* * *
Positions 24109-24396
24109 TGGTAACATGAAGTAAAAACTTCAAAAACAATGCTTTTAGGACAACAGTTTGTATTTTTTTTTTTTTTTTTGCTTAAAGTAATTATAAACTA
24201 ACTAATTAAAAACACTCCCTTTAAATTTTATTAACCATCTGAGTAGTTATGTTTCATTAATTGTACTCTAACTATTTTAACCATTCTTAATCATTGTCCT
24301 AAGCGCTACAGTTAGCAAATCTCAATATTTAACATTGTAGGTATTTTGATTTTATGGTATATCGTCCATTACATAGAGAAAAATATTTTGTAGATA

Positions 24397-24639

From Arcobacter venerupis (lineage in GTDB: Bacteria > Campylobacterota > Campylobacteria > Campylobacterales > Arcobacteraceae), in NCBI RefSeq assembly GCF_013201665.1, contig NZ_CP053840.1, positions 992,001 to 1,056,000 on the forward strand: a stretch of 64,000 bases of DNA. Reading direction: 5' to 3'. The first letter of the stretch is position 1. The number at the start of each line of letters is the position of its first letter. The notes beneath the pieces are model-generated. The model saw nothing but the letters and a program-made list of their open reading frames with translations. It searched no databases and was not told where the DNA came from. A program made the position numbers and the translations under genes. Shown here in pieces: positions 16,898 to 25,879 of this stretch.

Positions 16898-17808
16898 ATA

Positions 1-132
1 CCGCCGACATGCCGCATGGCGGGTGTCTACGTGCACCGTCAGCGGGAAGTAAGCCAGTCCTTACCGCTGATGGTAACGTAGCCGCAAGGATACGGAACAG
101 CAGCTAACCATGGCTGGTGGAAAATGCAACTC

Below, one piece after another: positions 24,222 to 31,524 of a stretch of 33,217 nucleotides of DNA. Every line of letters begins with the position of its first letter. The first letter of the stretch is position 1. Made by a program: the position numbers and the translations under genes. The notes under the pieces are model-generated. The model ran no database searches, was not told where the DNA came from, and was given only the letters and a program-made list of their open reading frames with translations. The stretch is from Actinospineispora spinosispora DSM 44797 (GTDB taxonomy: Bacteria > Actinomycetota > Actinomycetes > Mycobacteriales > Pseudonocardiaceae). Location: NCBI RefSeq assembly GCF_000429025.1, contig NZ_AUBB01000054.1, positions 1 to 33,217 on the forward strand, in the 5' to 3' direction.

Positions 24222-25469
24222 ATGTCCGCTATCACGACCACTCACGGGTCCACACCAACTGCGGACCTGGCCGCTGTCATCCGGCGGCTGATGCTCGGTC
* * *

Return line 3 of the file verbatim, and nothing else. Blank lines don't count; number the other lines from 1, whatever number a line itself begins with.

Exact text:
24201 ACTAATTAAAAACACTCCCTTTAAATTTTATTAACCATCTGAGTAGTTATGTTTCATTAATTGTACTCTAACTATTTTAACCATTCTTAATCATTGTCCT